Commissioners have suggested giving the EU tax raising powers – suggesting EU level carbon taxes and EU level financial transaction taxes or bank levies as possible first steps. Whilst there is often agreement that taxing cross border activities needs to be taken in a co-ordinated manner, the concept that European Institutions could charge taxes directly on its citizens or businesses would be a material change – a change that members of the ECR Group instinctively reject.
Commissioners, backed by the European Investment Bank, have suggested that the EU could "leverage" its budget by issuing "project bonds" for infrastructure (possibly similar to PFI type projects in the UK). This is not a simple issue. Enabling private money to work alongside public money in infrastructure investments can appear an attractive vision, especially when public money for investment is in short supply – but as we know from the UK the devil is in the detail. Resulting contingent or "off balance sheet" liabilities can result in significant long term obligations for tax payers and even the European Central Bank has voiced concerns over the potential "moral hazard" implications of many different countries jointly guaranteeing such projects. The EU, and national governments need to tread very carefully in these areas and the ECR will continue to argue against them.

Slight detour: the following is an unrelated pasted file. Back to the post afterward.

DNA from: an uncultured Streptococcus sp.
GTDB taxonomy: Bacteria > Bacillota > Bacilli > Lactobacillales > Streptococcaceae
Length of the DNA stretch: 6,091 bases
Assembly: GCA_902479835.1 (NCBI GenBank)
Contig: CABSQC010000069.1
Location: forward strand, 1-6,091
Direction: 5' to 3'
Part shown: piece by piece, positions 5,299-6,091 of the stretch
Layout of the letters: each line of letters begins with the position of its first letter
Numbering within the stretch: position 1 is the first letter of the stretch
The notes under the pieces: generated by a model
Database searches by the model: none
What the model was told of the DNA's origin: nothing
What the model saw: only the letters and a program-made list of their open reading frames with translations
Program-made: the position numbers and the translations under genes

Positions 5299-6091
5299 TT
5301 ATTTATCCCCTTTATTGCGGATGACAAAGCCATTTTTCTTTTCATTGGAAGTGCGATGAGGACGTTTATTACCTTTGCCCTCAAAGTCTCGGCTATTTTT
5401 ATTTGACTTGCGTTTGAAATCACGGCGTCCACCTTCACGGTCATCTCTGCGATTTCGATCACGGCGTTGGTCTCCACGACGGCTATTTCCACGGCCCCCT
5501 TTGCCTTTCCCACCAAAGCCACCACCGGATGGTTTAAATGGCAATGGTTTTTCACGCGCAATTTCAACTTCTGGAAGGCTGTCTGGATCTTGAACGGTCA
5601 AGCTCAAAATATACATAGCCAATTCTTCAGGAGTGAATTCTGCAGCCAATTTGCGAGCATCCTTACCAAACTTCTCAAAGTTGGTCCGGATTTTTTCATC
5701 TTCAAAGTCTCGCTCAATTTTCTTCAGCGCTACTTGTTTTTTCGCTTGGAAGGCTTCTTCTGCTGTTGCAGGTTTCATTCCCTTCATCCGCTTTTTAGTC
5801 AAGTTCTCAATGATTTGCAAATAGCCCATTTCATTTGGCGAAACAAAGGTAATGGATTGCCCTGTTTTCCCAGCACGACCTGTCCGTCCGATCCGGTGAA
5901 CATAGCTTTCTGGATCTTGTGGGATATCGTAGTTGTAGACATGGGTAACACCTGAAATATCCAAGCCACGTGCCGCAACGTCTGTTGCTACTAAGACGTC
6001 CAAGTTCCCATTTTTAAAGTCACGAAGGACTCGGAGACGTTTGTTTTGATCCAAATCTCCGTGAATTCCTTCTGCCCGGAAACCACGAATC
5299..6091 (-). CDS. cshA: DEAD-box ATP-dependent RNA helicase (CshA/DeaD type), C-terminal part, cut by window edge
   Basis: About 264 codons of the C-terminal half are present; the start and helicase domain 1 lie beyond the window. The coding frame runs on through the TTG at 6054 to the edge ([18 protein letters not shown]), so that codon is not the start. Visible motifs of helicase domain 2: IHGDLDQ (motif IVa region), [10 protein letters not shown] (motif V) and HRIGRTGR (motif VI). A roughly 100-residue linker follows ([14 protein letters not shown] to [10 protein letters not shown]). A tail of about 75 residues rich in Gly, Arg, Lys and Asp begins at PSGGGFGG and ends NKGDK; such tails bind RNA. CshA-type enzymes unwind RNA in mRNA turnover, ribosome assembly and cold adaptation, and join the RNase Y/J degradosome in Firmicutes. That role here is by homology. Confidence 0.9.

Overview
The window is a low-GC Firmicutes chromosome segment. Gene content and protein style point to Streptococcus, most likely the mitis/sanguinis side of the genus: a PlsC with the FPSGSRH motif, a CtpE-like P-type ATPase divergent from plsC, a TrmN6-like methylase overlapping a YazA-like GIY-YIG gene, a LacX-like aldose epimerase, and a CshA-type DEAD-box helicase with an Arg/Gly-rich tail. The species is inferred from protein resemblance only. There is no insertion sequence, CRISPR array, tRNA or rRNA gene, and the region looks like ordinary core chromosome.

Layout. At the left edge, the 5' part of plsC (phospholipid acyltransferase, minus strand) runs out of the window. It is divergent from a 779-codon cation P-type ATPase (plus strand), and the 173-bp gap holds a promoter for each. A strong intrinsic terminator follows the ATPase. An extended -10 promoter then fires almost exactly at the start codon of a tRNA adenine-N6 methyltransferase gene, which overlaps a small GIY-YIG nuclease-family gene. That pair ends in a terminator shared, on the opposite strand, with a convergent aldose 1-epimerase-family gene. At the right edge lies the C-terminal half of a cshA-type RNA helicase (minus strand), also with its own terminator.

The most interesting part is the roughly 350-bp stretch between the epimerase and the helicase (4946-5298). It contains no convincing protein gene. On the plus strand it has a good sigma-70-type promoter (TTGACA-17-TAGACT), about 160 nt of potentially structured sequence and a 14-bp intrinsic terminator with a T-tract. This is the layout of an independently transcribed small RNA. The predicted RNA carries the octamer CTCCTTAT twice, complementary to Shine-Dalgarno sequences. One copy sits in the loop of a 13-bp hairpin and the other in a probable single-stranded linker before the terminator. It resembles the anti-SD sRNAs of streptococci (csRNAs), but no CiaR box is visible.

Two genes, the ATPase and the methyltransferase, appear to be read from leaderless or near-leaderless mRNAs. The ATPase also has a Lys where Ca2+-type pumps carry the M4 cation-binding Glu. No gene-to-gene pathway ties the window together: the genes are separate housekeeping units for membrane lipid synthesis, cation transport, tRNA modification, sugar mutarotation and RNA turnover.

Ultimately, we must never forget who is responsible for the UK's increasing EU contribution: Tony Blair. The dodgy deal that he did in 2005 on the EU's seven-year budget framework for 2007-13 saw him surrendering £7 billion of Margaret Thatcher's rebate in exchange for weasel words regarding CAP reform. Of course, we paid the cash and the reform never really happened. But worse still, the manner in which the deal was set out meant that the loss of the rebate was 'back-loaded'. Rather than being spread evenly over the seven year budget cycle at around £1 billion a year, the effect would actually be felt far more acutely towards the end of the cycle.
So we will continue to do all that we can in Brussels to swim against the tide. However, now that we finally have a government in Westminster that is eager to engage and make Britain's case forcefully in Brussels, rather than spin a line at home and vacillate abroad, that tide no longer seems quite so strong.